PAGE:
FOCUS ON THE WRITING PROCESS
CREATING AN ALPHABET BOOK
Give the pupils something to do, not something to learn; and the doing is of such a nature as to demand thinking; learning naturally results. – John Dewey
The Forbidden City has never looked better! In just a few days the scale model of the Forbidden City will be ready for a public viewing. The children thoughtfully and meticulously chose and researched vocabulary words related to the Forbidden City and designed an “Alphabet Book.” Creating “The Alphabet Book” is not only fun for the students, it was an opportunity to see first-hand how kindergarten and first grade students begin to master the writing process.
Step #1 The Discovery Process
As the students gathered around Carla Johnson; their first task was to select a letter or word and begin the illustration of the Alphabet book. What could be used to ignite their thinking and help them make thoughtful choices? Although Carla was there to guide them through the process, they formulated their own ideas as they set about their task. For inspiration, they could refer to the “Word Wall”, and a wide variety of printed materials – so much for young learners to choose from!
Step 2- Focus on Details
With their idea in mind, the students initiated the writing process which begins with creating an illustration. Sometimes students are attracted to the boldness of the color of markers; however, beginning with pencil allows time to process information, express ideas and thoughtfully sketch details. With each step, they become more invested in the writing process.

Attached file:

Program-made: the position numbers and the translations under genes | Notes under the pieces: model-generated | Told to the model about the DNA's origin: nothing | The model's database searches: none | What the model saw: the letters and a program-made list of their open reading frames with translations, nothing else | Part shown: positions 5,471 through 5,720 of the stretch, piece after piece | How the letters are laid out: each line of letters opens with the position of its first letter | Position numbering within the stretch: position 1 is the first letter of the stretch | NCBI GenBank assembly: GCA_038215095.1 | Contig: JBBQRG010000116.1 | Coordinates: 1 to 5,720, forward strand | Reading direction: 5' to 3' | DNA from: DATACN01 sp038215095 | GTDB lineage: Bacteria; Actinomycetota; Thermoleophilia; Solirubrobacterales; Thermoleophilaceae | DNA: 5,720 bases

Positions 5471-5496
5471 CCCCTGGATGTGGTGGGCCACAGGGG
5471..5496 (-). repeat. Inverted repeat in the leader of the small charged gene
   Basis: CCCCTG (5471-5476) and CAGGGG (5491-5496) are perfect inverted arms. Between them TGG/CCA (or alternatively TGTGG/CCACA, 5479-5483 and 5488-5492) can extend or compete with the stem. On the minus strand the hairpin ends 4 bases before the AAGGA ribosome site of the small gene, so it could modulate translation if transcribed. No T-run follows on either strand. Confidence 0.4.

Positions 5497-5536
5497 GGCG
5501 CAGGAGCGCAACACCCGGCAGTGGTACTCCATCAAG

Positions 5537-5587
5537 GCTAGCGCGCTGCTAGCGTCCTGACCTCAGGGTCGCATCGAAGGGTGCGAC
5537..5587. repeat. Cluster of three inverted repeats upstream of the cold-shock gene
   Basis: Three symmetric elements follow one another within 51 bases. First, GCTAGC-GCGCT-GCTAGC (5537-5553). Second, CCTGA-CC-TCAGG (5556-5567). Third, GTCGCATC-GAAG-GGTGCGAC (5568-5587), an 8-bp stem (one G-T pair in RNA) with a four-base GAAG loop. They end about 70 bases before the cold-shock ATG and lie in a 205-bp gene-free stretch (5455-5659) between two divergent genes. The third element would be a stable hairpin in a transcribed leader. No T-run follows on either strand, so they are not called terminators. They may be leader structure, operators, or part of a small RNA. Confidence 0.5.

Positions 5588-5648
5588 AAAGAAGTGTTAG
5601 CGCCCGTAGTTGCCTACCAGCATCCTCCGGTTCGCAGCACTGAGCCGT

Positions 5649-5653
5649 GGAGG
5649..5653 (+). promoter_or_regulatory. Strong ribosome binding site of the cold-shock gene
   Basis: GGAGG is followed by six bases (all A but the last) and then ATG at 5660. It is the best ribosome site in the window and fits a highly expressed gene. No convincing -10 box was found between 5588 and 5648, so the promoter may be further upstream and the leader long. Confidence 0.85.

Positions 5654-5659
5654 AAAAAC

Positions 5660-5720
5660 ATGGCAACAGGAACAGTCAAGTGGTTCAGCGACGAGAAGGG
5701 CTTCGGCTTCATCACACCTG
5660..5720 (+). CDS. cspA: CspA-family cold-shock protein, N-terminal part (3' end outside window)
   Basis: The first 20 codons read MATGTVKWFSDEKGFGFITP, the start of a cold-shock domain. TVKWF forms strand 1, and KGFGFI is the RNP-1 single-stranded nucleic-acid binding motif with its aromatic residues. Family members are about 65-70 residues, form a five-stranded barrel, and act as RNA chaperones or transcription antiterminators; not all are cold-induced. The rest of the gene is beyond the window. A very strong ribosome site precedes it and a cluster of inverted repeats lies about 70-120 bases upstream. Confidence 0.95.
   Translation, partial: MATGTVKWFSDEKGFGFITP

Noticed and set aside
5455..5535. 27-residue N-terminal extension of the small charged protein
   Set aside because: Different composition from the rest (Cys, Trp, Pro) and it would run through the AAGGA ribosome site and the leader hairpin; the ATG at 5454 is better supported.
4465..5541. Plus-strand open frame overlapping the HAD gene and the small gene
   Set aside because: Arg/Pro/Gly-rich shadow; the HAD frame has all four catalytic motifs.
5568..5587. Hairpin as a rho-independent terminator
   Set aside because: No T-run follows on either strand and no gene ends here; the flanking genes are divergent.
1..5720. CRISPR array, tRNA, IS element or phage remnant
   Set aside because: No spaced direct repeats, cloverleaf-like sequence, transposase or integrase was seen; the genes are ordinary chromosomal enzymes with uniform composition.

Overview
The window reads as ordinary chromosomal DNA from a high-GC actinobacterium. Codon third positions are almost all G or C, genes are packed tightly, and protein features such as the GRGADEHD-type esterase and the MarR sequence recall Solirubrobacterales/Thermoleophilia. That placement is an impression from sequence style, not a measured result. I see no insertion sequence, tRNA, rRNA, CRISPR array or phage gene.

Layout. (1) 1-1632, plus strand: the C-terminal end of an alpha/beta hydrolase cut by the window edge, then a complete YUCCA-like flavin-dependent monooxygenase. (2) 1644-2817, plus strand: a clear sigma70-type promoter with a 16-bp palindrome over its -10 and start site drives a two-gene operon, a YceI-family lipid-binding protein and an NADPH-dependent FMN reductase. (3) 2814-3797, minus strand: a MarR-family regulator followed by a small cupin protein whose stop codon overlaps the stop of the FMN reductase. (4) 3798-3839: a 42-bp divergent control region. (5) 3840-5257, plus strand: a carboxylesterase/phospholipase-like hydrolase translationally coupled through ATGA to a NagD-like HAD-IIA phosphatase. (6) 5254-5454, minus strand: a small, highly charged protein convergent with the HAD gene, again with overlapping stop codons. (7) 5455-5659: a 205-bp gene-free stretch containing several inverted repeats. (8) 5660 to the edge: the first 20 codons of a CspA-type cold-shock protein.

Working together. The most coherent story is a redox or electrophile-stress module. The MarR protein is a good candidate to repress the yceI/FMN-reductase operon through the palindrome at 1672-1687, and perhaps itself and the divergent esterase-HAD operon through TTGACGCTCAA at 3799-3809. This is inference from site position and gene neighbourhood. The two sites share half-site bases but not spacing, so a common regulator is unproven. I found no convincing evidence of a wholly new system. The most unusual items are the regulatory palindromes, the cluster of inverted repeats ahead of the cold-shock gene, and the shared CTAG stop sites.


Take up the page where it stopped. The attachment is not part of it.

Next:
Step 3- Bringing Images to Life
The students made informed choices as they moved from regular pencils to colored pencils. Interesting connections and evolving considerations are the natural outcome of this step of the process. At this step, students are eager to show what they have accomplished.
Step 4- Opportunity to Explore
While colored pencils bring life to an illustration, watercolors provide students with an opportunity to master using a brush and experiment with a different medium.
Step 5- Final Touches and Public Display
Once the watercolors have dried, the end product is nearly ready for public display. Young students are excited and anxious to know when their work will be available for everyone to see. And what a display it will be thanks to the superb work of two highly talented and respected teachers, Ms Nancy Yang, Boston Latin School and Confucius Institute Chinese language, and Ms Lucy Zahner Montgomery, co author of the children’s book “Malindi’s Journey”, and history teacher at Brighton High School. They spent the afternoon at Mission Hill writing the calligraphy for the Forbidden City A-Z Alphabet Book, and I had the good fortune to observe and document their artistry in practice.
They used several references: the on-line Chinese-English dictionary for the most accurate translation, and a site that includes audio pronunciation as the stroke order for characters. Both are excellent sites for students to learn the development and practice of Chinese language skills.
I was fascinated by the process Nancy and Lucy used, and it was evident both calligraphers used similar steps and processes that the children used to create their alphabet pictures. Before they wrote the final calligraphy on the pictures, they first wrote the characters with pencil on a practice paper (allowing them to practice the strokes and scale of the characters). They then re-wrote the character with black ink on the same paper to get the feel of the marker pen when writing each stroke, and ended by writing the character on to the alphabet page.
Nancy Yang, calligrapher and educator, teaches Chinese language at Boston Latin School and at University of Massachusetts’ Confucius Center.